A comfortable night’s sleep eluded me. I was only able to sleep in one specific position and if I moved in the night, pain would awaken me immediately. I was feeling like I was slowly losing my mind. I wonder, if it had not been for a loving wife and new baby boy, if I would have eventually considered drastic measures to end my torment.
Knowing that my quality of life was rapidly failing, I again saw my doctor and begged to be reevaluated for surgery. I was granted a referral and sent to a back specialist. Upon review of updated photographs of my lower back, the specialist determined that my only option was surgery. Of course, even with surgery, there would be no absolute guarantee I would come out of the ordeal with any less pain or added mobility. It was all part of the dangers of spinal surgery and the reason my doctor had delayed for so long, surgery could in fact make the problem even worse.
While I do not classify myself as religious person, I do feel that I have a spiritual connection with a higher power. Perhaps that makes me “religious”, perhaps not. Regardless, it was at this time in my life, as the surgical date rapidly approached that I had one of those “enlightened” moments and “found Jesus”.
Awakening from the deep sleep of a medically induced coma, my eyes flicked open and I stared up at the bright glow of the fluorescents. It took me a few minutes to understand where I was and what had happened, as my mind refocused, I nearly broke into tears at the realization my back pain was completely gone! There was certainly the lingering burning feeling where I had been operated upon but the deep, dark, penetrating pain that had been my constant aggitator for years, had been completely eradicated. It was truly a moment in my life I will never forget and still thank God daily that I was cured.
The recovery from my surgery left me practically bed ridden for weeks and unable to complete all but the simplest of tasks for well over a month. Even picking up and holding my new baby boy was considered “off limits”. Days spent lying on the couch and watching TV quickly began to drive me to insanity and it was at this point, I decided to start writing.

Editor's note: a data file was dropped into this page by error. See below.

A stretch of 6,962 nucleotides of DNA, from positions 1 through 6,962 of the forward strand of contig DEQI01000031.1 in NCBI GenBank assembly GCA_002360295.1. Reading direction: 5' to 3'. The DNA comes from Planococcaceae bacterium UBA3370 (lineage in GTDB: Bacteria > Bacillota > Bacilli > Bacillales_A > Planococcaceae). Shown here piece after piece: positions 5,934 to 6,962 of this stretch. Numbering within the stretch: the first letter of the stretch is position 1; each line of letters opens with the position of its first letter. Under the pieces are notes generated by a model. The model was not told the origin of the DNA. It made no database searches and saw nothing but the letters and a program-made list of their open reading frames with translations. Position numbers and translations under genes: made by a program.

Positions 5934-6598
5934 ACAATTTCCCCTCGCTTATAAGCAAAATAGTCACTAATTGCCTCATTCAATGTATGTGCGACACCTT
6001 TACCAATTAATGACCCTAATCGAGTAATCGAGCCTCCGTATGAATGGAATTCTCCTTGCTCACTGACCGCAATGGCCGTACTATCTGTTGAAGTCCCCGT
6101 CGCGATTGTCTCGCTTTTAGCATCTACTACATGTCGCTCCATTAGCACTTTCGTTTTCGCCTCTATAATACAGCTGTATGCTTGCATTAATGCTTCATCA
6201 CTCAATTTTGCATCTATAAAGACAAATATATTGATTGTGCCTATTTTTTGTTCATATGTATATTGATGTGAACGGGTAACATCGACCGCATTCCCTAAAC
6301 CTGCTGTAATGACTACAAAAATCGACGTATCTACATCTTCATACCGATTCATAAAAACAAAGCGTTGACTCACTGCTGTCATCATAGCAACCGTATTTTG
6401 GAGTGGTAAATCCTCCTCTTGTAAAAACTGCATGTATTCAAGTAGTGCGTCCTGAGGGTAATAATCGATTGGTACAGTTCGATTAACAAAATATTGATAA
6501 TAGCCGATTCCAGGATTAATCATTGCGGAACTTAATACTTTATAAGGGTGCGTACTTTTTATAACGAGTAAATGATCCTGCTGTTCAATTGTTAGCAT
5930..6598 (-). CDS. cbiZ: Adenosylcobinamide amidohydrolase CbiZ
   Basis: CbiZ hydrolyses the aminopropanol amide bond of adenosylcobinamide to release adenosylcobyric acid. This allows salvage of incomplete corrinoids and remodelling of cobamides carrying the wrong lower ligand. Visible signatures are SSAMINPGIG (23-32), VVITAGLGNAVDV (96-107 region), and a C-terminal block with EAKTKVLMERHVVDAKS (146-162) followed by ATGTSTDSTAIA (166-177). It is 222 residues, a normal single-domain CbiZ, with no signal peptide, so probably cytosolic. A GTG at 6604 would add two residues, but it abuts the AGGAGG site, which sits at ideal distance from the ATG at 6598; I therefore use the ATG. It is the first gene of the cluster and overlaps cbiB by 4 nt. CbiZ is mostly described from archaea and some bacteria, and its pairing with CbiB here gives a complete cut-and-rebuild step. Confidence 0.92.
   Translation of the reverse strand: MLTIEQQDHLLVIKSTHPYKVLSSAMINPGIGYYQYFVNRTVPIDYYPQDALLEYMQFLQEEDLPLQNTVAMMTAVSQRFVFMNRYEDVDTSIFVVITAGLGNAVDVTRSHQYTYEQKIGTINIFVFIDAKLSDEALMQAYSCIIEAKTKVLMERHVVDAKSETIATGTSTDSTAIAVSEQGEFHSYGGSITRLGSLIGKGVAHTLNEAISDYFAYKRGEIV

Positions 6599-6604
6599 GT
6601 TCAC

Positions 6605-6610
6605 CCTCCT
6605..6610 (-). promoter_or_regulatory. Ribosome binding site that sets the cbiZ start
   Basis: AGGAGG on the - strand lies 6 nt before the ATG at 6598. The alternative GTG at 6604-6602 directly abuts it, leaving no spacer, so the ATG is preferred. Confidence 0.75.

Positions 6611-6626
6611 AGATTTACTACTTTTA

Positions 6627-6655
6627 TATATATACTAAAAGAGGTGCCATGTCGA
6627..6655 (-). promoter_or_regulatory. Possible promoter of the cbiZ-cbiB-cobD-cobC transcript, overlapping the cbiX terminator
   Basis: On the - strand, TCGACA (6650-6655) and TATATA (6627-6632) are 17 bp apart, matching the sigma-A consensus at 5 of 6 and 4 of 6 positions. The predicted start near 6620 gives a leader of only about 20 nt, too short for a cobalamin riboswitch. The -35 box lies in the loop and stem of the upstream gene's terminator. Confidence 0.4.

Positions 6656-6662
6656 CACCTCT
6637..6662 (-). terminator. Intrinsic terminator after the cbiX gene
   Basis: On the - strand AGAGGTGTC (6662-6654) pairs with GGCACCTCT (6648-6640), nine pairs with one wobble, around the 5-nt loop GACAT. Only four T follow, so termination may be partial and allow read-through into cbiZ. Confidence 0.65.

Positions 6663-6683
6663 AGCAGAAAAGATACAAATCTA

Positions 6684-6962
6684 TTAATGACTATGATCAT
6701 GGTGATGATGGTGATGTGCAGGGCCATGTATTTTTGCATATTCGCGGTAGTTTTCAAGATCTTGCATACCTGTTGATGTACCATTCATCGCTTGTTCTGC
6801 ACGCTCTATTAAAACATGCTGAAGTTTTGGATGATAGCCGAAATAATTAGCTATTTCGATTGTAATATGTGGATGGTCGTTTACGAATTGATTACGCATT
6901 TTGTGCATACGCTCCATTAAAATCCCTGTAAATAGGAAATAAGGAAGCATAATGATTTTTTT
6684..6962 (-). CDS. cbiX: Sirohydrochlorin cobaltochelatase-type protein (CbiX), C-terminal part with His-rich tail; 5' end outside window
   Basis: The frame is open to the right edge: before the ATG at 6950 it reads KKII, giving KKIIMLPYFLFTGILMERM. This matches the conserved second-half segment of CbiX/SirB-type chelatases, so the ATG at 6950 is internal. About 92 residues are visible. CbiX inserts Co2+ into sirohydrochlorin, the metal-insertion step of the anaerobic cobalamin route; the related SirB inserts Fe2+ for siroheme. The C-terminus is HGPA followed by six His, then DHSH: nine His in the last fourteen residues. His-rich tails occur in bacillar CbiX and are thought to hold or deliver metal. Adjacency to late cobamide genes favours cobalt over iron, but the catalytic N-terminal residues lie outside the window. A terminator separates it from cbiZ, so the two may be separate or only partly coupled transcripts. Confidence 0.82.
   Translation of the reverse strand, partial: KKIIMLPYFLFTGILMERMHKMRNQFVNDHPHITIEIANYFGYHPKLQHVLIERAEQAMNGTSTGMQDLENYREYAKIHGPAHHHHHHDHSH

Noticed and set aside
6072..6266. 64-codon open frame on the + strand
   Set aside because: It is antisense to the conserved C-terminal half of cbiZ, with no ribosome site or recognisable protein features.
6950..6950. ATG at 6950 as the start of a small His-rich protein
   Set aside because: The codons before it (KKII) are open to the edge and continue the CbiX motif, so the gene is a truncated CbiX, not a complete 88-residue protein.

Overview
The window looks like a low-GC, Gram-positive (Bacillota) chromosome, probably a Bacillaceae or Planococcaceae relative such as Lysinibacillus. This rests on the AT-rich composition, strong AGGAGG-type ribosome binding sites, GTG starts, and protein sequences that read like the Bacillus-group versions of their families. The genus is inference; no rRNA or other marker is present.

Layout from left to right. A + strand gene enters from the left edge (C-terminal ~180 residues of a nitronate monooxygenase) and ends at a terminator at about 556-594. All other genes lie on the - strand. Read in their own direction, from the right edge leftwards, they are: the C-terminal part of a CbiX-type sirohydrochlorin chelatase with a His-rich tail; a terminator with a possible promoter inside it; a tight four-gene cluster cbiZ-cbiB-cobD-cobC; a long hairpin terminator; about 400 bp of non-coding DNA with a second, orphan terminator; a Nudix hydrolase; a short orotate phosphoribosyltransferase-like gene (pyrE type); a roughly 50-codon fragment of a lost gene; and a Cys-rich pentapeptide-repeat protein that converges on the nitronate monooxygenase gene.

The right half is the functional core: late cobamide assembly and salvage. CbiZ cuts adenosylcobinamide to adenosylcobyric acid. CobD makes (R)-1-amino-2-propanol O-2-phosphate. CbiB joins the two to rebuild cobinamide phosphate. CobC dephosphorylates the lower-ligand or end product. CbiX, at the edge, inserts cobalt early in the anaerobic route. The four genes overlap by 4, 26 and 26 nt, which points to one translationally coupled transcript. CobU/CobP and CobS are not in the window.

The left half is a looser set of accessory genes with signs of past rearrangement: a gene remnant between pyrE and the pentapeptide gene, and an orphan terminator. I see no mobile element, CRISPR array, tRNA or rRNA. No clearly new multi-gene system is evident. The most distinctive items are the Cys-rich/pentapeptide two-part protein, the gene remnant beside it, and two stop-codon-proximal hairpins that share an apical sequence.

Admittedly, my first few stories were rough to say the least but I quickly found that while my technical abilities were lacking, my passion for writing had words flowing freely across the screen of my laptop.
My first story “Bear Hunt Taken to the Extreme” was submitted to the Maine Sportsman and shockingly it was accepted. Vastly encouraged, that my first attempt would be received so readily, I was excited to continue in this new writing endeavor. More stories were extracted from my memories and converted to the written word. Before long, I began to amass quite a collection and started looking at ways to share my writing beyond my friends and family.
To write better, one must continually practice their craft and discover their particular writing style. This can only be accomplished by continuing to create. Some fortunate people accomplish this by writing professionally for magazines, newspapers and journals. Knowing it was unlikely I would score a job in publishing but still wanting to have an audience upon which to present my writing, I decided to start blogging.
Now with the blog near 250,000 page views and 200 followers, I look back and offer a hearty THANKS to all of the people who influenced me, helped to get my blog going and through their support build it to the point it is today. Without comments, suggestions and a dedicated readership, it is unlikely I would still be blogging. It is YOU the audience that makes my writing enjoyable and I receive great pleasure reading your comments, knowing that a post makes someone smile, remember an old outdoor memory or learn something new, perhaps even making them a better sportsman.
Looking back on the last 10 years, I see that there was good and there was bad. Though I would never want to return to those years of back pain and discomfort, it is highly likely I would not be where I am today as a writer, had I not been injured. The past experiences, have also taught me to be a little more cautious and careful with my physical being. Reckless behaviors tend to eventually lead to situations often difficult to correct and some tragedies can never be corrected, no matter how much therapy you undergo.